Monochrome and Materiality in Painting
The article examines the interpretation of monochrome painting as radical painting. Radical painting relies on the medium and materiality of painting. Finnish art writing does not, however, recognize the tradition of Radical painting.
The argument that the art of painting is dead is one of the most repeated theses in art. Nevertheless, painters still exist and painting is still a vibrant art form – some hundred and fifty years after the first manifestation of the last painting. The Finnish artist and esseyist Kimmo Pasanen ends his story of art history in the book Musta Neliö (‘Black Square’, 2004) on Ad Reinhard, finding his paintings are boring. Pasanen’s view of the current state of painting, or painterly, is not a rosy one. However, in the romantic closing sentences, he claims to see light through closed eyes.
The abstraction on painting is placed to start in the end of 1800th Century. Process towards empty, non-representative art happened with different thesis, in different traditions and geographical places. The art theoretician and critic of modern art and abstract expressionism Clement Greenberg (1909 – 94) agreed logically to admit an empty canvas to be as piece of art.
What I find interesting in the story of monochrome painting is the historical model used. The industrialization period, with which the whole idea of modernity is closely associated, is viewed as a period of rapid changes in Western history. In the speed of technical innovations, the historical big picture disintegrated and a certain interpretation of global economy surpassed the idea of governmental politics. The elite art of painting was thought that to be run over by the possibilities of reproduction and duplication provided by the new technologies. Humanist values and collective, sustainable meanings were kept alive in art by performing arts and political activism.
In the end of the 20th century, the contractual and conceptual nature of high culture was encapsulated in monochrome painting. In art business, abstract painting became an extreme example of high culture’s contractualism. As the art business slowed down, the interest in the abstract form and monochrome painting diminished as well. One may ask whether the tempo of historical interpretation of monochrome painting is currently slower than that of the rest of the world and art speech in general because of the art trade and the culture of exhibiting art closely associated with it.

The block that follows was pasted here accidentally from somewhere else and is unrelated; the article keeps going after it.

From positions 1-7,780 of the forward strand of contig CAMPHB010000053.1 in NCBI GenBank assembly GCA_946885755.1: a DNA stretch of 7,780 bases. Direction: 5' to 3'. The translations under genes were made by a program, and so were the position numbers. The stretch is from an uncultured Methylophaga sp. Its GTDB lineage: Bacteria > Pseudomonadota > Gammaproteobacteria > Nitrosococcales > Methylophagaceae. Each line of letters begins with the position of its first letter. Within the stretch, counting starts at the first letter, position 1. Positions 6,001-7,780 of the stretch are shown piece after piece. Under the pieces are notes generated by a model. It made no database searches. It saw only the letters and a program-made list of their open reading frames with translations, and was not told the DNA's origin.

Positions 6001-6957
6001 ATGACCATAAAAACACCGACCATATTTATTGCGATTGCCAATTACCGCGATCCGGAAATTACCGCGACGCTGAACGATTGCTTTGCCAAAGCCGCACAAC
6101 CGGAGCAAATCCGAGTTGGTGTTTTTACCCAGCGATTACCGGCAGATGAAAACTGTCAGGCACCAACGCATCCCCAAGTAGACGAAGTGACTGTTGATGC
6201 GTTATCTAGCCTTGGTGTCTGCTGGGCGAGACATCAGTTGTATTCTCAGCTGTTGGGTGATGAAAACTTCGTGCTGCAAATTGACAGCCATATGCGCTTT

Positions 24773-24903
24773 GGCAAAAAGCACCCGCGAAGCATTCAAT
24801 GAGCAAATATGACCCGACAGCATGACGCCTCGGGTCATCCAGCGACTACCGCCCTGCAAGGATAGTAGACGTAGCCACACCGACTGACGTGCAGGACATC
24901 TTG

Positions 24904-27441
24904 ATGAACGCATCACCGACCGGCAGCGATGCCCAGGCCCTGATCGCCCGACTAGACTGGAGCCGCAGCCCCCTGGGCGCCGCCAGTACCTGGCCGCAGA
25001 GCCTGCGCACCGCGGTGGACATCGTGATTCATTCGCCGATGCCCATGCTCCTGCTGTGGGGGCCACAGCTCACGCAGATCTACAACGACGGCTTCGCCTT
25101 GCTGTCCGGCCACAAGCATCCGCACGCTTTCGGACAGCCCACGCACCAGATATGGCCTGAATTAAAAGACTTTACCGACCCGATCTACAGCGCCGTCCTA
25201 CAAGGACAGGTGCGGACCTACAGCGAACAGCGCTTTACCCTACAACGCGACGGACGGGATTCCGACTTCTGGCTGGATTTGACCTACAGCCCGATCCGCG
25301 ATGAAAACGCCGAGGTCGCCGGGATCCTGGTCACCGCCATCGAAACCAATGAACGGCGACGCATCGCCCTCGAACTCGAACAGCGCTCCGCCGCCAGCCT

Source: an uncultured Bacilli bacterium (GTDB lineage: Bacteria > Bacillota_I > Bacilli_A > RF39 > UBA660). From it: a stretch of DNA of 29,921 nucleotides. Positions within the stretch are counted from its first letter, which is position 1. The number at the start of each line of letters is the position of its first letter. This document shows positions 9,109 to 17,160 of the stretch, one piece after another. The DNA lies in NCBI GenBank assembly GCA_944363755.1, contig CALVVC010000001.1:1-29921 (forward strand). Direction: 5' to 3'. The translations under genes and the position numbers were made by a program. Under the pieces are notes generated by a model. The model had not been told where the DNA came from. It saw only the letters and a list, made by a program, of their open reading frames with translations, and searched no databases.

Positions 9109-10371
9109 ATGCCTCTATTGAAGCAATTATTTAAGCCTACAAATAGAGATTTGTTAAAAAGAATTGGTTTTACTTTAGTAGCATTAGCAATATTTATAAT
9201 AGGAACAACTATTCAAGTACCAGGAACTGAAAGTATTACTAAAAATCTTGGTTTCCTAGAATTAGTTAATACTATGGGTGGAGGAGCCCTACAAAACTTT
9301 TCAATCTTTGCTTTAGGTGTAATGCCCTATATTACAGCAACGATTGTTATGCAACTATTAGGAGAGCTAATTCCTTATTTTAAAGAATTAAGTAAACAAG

I have noticed that in Finnish art discourse monochrome painting is not depicted radical. Altti Kuusamo’s semiotic classic, Tyylistä tapaan (1996), and Jan Kenneth Weckman’s doctoral thesis at the Finnish Academy of Fine Arts, Maalaus mailman osana (1996), seem to be based on Greenberg’s idea of modernism. Although Greenberg is no longer significant to Pilvi Kalhama (Muotoutuva maalaus 2006) or Inka-Maija Iitiä (Käsitteellisestä ruumiilliseen, sitaatiosta paikkaan – maalaustaide ja nykytaiteen historia 2008), they do not label painting radical, either. The radical monochrome painting differs from the increased importance of construing colour due to, for example, the influence of radical feminism.
The discussion shifted from painting and painterly to photography. The essence of colour and colourless, formerly associated with painting, were now also being discovered with experiments of using light in art.
I studied in the Free Art School in Helsinki in end of the 1980s. The school concentrated on painting but there was no teaching regarding painting materials or technology. However, at the same time, the school’s publishing activity was remarkable. It was mainly concerned with the tradition of spiritual painting. I think that it was and still is impossible for a young female artist to internalize the emphasizing of the meaning of Paul Klee (1879–1940) or Vassily Kandinsky (1866–1944).